In the scheme of things, chapped lips are pretty minor but when you've got them, it's hard to ignore. Dry air, winter heat, medications, and even the foods you eat can cause problems with your lips. I learned this last tidbit many years ago. I was living in Kenya as a Peace Corps volunteer and my friend Kim and I went to visit another volunteer who lived at the coast. Kim and I were crossing a river on a canoe taxi to get to her village and eating mango after mango straight from the peel, because they were in season and cost around $0.05 each. Shortly afterward, I got a rash all around my mouth similar to poison ivy. My friend told me that some people are allergic to a component in the peel. Who knew? I still eat mangoes but I have to watch how many I eat and make sure I cut the peel off first.
How can you take care of your lips? Like pretty much every bit of health advice, strive to eat a healthy diet and drink enough water so that you are properly hydrated. Potentially irritating foods such as my beloved mangoes, but also foods with a lot of salt, acid, or chili should be consumed in moderation. And try hard not to bite, pick or lick your lips.
If you have really chapped lips, give this DIY lip scrub a try. It will gently exfoliate your lips, removing dead skin and leaving you with lips ready to moisturize. This scrub isn't designed to be stored and used more than once which is why the quantities are so small. Coconut oil used to be difficult to find but now nearly every grocery store carries it. Jojoba oil, a liquid plant-derived wax can be found at Whole Foods or you can order it on Amazon.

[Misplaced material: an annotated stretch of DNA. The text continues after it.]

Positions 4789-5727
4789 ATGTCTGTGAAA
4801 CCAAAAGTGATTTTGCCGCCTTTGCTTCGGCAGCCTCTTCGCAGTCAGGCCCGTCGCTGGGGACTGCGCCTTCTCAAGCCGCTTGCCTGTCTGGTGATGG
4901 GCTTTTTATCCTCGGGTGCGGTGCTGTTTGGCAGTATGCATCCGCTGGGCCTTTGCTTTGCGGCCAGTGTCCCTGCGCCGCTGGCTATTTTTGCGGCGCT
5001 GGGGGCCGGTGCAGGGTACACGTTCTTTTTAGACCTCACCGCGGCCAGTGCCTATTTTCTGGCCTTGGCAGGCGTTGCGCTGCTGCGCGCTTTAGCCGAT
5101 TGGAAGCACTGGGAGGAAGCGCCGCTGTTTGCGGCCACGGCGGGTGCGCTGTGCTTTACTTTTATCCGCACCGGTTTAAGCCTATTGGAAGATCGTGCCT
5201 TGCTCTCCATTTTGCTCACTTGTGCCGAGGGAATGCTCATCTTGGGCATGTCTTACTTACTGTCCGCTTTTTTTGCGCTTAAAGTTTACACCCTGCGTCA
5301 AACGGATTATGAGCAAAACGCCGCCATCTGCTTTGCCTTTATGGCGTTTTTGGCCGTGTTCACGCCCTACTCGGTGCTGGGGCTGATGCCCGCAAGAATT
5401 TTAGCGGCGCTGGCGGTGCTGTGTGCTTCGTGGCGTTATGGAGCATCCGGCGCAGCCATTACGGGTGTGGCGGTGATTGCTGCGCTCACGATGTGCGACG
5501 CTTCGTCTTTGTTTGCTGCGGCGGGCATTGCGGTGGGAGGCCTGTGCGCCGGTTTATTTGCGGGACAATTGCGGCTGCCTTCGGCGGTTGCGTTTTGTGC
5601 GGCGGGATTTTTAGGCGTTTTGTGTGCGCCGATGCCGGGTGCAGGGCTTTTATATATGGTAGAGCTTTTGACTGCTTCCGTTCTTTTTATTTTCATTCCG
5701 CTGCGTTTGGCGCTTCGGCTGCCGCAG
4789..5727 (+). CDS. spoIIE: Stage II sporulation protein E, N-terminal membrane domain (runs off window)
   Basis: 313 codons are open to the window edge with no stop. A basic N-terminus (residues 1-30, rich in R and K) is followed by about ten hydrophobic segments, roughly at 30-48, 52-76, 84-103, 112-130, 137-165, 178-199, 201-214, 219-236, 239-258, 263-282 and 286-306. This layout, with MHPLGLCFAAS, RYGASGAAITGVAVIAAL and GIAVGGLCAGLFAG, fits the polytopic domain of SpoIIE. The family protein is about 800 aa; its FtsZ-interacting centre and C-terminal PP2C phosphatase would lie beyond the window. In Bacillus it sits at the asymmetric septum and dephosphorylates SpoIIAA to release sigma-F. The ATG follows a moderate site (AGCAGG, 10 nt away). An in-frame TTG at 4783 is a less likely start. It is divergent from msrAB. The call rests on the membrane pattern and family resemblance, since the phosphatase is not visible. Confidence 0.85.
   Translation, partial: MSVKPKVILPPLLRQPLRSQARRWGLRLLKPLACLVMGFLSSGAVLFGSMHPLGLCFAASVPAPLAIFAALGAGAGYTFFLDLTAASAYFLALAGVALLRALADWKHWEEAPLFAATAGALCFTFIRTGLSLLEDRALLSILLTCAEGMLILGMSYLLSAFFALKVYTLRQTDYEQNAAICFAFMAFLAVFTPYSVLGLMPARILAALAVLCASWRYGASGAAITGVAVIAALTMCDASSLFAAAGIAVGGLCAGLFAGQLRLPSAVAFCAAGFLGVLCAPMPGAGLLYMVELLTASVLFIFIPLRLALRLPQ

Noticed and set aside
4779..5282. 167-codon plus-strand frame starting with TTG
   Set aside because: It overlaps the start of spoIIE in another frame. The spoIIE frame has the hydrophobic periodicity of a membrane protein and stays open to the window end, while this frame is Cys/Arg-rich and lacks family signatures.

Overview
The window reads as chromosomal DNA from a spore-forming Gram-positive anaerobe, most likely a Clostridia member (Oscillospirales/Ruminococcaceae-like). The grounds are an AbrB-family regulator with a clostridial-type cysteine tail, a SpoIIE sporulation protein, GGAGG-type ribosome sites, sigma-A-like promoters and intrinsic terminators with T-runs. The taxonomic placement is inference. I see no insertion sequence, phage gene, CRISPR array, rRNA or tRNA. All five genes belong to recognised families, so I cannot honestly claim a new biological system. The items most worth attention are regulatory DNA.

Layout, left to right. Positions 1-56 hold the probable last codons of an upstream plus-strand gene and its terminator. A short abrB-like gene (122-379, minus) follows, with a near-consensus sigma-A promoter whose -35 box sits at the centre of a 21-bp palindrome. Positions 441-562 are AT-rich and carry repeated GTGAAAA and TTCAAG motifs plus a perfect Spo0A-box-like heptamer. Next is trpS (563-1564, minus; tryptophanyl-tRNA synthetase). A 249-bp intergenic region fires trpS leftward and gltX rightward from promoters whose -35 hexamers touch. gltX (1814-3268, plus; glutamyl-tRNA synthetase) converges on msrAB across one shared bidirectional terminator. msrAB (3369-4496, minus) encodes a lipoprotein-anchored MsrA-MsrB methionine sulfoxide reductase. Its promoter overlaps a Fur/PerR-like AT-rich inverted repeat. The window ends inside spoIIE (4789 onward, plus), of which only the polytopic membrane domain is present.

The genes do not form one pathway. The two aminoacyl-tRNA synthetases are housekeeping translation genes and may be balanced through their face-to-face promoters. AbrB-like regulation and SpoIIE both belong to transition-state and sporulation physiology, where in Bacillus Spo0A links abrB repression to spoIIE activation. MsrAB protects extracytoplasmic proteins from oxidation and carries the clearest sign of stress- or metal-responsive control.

1/2 teaspoon coconut oil
1/2 teaspoon honey
1/4 teaspoon white sugar
1/4 teaspoon brown sugar
1/8 teaspoon jojoba oil
A few drops of vanilla extract (optional)
Mix all the ingredients together then refrigerate for about an hour until it is solid. Once this has been removed from the fridge the sugar will start to dissolve, so use it right away. You can use more or less sugar, depending on your preference. To use, apply a small amount with clean fingers and gently massage in a circular motion. When finished, rinse your lips with warm water and apply a lip balm. I'm partial to our own, which is available in six flavors. To learn more about our lip balm and how to make it, read on.
Not too long ago I reformulated my lip balm recipe. I'm very happy with the outcome, as are our customers. I thought folks might be interested in learning a bit about the process of making lip balm and how to make their own. This is a quick and easy project with kids (hello, summer activity) and they make great gifts too.
When you make a lot of lip balm for sale you always weigh your ingredients. I use this scale from Amazon because it is accurate to 0.1 grams. I make 1200 grams of base at a time which I divide into 200 gram batches for the six flavors I currently carry. This will make a lot of lip balm (several hundred). If you're just making a few for yourself, you can get away with using volume measurements.